They have an ectothermic metabolism, so can survive for long periods between meals eating up to half their body weight at a time. 

The wildebeast herd crossing the river Masai Mara twice per year, resembles to me the market participants rushing to exit their investments when the next crash has arrived. Check out the video below for getting it visual.

So how can we emulate the crocodile patience and ferocious attitude when we invest? In the next section below I will suggest you several tactics you can use and apply in practice.

“Croc” a stock

On how to mimic in practice the crocodile tactics

“Opportunities come infrequently. When it rains gold, put out the bucket, not the thimble.”


Warren Buffett

Investment strategies and tactics equivalent


Invest like a croc eats

Like a crocodile watching out on for its prey, an investor should keep constant eye on its potential target investments. The croc knows that he has to be patient and get ready to attack when the right time has come. Likewise an investor should be ready to strike financially and above all else psychologicallyOne of the keys to long term investor success is something one might think of as primitive: cold-bloodedness.

An investor should develop behavior to control their portfolio. They should lurk in the shadows when the markets are shining red hot, and bask with their “jaws” wide open when the next crash arrives. This is want Charlie Munger calls “sit on your ass investing”. You don’t need to invest regularly the earnings/dividends you collect to grow your portfolio. Thus you can save a sizable amount of cash that can be put to use when the next downturn materializes. Keep the “powder dry”!


Building portfolio in the “Dogs of the Dow” style

I bet you are familiar with the “Dogs of the Dow” idea. This of course is difficult to apply as it involves high portfolio rotation and costs. But here is a close alternative, actually one of my favorites, as it is close to the “sit on your ass” patient investing idea. Make a target watch-list portfolio and set “52 week low” alerts to be received by mail. A good option to use is The portfolio building options are wide ranging providing statistics on transactions, current pricing, ratios, dividend transactions’ allocations, etc. Once the next crash (doesnt have to be market wide) comes along you will see the 52 week low alert mails start landing in your inbox. So prepare yourself and attack. Buy the “drowning” stock and feed your portfolio at a marked down price!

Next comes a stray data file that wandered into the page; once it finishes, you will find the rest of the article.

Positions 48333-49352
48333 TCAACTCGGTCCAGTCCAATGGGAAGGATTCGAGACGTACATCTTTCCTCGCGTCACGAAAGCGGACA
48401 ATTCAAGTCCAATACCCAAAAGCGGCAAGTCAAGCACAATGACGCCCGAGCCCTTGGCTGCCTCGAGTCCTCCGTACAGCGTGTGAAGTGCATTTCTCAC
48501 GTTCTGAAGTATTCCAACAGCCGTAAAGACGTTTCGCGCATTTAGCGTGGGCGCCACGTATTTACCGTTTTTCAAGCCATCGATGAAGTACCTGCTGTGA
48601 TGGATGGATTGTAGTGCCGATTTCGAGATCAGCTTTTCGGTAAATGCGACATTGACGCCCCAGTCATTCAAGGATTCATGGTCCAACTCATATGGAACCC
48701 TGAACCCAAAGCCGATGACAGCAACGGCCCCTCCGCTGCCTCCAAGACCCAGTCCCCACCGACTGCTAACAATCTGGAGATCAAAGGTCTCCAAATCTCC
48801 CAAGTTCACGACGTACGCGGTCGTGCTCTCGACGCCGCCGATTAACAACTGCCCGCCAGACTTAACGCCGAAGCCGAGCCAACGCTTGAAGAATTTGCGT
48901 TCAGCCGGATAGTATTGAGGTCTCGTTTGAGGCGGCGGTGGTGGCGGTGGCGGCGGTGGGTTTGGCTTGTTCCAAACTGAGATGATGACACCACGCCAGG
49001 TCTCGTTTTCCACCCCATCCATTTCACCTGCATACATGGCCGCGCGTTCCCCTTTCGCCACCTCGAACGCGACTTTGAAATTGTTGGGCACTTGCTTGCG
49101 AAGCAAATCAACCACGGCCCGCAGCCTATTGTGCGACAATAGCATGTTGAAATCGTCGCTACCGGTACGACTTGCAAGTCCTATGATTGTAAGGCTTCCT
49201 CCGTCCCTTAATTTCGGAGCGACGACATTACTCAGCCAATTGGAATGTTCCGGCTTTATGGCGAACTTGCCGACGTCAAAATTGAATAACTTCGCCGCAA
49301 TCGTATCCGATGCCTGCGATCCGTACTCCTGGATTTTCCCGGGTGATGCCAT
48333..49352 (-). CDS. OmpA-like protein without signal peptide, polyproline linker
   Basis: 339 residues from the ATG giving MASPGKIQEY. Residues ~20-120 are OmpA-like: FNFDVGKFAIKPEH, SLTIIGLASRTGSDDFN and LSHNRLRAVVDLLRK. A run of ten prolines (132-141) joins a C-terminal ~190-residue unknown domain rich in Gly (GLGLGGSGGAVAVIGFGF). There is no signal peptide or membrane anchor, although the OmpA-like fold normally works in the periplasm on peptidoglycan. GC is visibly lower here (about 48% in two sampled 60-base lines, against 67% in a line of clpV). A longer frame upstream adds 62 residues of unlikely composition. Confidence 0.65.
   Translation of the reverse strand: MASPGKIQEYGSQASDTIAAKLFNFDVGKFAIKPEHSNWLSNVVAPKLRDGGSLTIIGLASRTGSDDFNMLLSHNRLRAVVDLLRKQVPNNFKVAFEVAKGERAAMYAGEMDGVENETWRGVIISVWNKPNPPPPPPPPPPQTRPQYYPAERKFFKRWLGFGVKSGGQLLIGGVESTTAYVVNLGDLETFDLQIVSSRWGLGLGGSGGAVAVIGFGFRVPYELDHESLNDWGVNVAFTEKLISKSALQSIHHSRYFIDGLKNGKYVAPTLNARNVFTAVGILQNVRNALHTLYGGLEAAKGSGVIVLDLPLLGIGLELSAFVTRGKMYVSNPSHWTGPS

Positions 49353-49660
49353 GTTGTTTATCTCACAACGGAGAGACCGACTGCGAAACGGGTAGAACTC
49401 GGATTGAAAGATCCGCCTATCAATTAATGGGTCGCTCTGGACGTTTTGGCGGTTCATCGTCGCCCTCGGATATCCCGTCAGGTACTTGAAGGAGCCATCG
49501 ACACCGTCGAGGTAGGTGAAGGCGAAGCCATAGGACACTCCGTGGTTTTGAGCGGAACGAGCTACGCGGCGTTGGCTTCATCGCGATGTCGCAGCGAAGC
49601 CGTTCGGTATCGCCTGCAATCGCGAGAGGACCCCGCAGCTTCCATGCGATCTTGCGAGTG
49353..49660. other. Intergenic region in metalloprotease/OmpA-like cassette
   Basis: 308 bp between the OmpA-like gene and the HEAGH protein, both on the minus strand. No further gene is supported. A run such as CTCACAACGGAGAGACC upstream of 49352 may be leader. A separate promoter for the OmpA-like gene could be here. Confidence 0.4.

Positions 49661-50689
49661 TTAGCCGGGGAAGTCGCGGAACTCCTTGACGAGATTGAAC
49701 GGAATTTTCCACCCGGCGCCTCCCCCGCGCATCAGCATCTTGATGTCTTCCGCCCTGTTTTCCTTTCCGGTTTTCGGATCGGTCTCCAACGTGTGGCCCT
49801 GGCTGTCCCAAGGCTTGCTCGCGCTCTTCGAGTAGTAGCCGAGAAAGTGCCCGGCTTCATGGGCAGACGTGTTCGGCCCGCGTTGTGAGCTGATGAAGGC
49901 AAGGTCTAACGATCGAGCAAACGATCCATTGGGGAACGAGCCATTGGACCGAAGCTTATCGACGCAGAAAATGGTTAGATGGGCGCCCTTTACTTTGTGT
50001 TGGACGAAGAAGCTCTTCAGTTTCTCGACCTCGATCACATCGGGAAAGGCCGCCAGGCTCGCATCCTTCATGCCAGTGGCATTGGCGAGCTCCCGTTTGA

Pledge your current portfolio, borrowing up to 50% of its value.

Just like the crocodile eating half of its weight at a time, prepare yourself to invest a sizable amount when the time is right. Either by saving and stockpiling your dividends or borrowing up to 50% of your portfolio and that should be without margin calls.

Soon will add more! Send me your ideas too. As I like to say, small minds discuss people, average minds discuss events and great minds discuss ideas!